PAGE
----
REVOLUTIONARY HARDWARE MANAGEMENT SOLUTIONS

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1 REVOLUTIONARY HARDWARE MANAGEMENT SOLUTIONS April 2015 Lattice Semiconductor th Ave., Suite 700 Portland, Oregon USA Telephone: (503) WP0003

2 Circuit Board Design Overview A circuit board is typically divided into 2 functional blocks (Figure 1), the Payload Management section and the Hardware Management section. Eighty to ninety percent of the circuit board is typically allocated to payload management functionality, such as data/control planes and/or processors. The other ten to twenty percent of the circuit board is allocated to hardware management, including functions such as power management, temperature management and control/housekeeping. Payload Management Processor, Data Plane, Control Plane Hardware Management (Power, Temperature, Control/Housekeeping) Figure 1: Typical Circuit Board Functional Blocks Although the hardware management section takes up only 10 to 20% of the board, the designing and debugging of the section can consume a disproportionately large percentage of the overall development time (30 to 40%). Lattice LPTM21 Platform Manager 2 and L-ASC10 (ASC = Analog Sense & Control) ICs simplify the development of the hardware management portion by cutting this time in half, while increasing the overall reliability of the board and reducing the Bill of Materials (BOM) and costs. Hardware Management Implementation & Challenges DC- DC En V PG Enables VOUTs DC- DC En V PG CPU/ASICs/ SOCs/ DSP Reset, Enables T T TEMP. OS I2C Fault Log Hardware Management TODAY Power Management CPLD/ FPGA Control/ Housekeeping MCU Figure 2 Typical Hardware Management Architecture 2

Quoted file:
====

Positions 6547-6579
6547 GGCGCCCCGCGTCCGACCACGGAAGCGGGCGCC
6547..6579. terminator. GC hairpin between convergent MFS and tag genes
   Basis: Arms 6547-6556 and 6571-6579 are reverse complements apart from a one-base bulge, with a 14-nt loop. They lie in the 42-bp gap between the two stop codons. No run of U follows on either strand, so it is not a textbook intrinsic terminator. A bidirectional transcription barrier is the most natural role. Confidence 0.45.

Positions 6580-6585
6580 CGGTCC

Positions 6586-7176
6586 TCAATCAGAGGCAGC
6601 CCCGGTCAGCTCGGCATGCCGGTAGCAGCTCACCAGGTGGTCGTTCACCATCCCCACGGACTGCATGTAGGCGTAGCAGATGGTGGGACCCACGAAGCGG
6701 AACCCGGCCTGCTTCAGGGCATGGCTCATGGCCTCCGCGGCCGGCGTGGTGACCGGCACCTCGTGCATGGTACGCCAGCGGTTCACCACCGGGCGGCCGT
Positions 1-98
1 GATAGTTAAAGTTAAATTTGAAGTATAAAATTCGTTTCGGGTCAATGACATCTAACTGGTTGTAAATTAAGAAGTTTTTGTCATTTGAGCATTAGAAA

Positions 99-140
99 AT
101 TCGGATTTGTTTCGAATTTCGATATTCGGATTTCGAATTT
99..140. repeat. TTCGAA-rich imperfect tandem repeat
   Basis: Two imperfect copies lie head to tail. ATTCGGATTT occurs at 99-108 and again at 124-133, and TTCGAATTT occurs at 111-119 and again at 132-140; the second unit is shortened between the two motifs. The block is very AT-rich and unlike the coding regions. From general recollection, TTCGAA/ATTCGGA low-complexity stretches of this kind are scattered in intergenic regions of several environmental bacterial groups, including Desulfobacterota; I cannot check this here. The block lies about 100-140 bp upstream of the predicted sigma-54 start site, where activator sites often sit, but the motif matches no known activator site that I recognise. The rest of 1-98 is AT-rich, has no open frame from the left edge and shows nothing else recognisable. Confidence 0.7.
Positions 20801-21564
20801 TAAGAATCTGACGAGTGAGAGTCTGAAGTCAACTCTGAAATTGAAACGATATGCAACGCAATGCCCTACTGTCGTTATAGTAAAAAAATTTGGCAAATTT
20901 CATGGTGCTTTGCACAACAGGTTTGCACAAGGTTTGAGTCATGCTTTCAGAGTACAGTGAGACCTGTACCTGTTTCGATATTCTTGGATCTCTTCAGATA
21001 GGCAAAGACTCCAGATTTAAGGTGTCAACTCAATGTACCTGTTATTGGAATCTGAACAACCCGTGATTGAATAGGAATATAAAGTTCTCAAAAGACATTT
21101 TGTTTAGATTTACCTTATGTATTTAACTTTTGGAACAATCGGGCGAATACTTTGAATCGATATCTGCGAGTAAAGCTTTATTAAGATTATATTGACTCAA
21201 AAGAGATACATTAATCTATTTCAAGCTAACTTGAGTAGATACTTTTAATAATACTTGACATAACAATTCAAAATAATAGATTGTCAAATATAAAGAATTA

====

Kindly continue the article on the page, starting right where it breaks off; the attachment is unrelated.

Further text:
3 Traditionally, system designers use power manager ICs to implement power supply sequencing, monitoring, trimming and margining. Control/housekeeping functions, including reset distribution, level translation, JTAG chain management and other board level glue logic are typically implemented in an on-board CPLD. Temperature management functions such as temperature monitoring and fan control are usually integrated into the on-board microcontroller firmware. The microcontroller also performs system-level functions such as fault logging, system interface, power control, management protocol and other operating system interface functions. Disadvantages of the Traditional System Design Methodology 1. Increased Design and Debug Effort and Extended Time-to-Market Typically, designers cut and paste the hardware management portion of the circuit board from one version to the next. However, the newer board payload hardware management functions often require different power, thermal and control/housekeeping functions. Designers still have to maintain some of the legacy functions from the older version of the board. Designers explore different approaches to transfer the new power and temperature management functions to the existing CPLD and/or microcontroller in order to minimize the number of components used on the board. Many times these approaches do not provide the most reliable solution. For example, transferring power management functions to a microcontroller while maintaining the hardware requirements of fast system response to supply faults requires firmware to monitor each power rail at a higher frequency. This may reduce the microcontroller response time to other functions, for example management protocol and response. System designs may require a faster processor, or a processor with increased throughput to address this increased power management workload. This may call for redistribution of tasks between different design groups (hardware, firmware, etc.), which often results in increased design time. Another shortcoming of microcontroller-based hardware management is that it cannot be simulated. As a result these hardware management functions can only be tested in a prototype board environment, reducing hardware management algorithm fault coverage and increasing system debug times. In general, non-optimal hardware/firmware partitioning (forced by the limitations of the devices used to implement the hardware management functions) increases the complexity of the hardware management section, thereby significantly increasing its design and debug times. 2. Difficult to Scale/Cut and Paste Into New Designs 3 Designers prefer to cut and paste existing hardware management designs into a new revision of the board as is. This may not be possible, as newer functions required by the latest set of payload ICs are usually different from the older ones. As a result, designers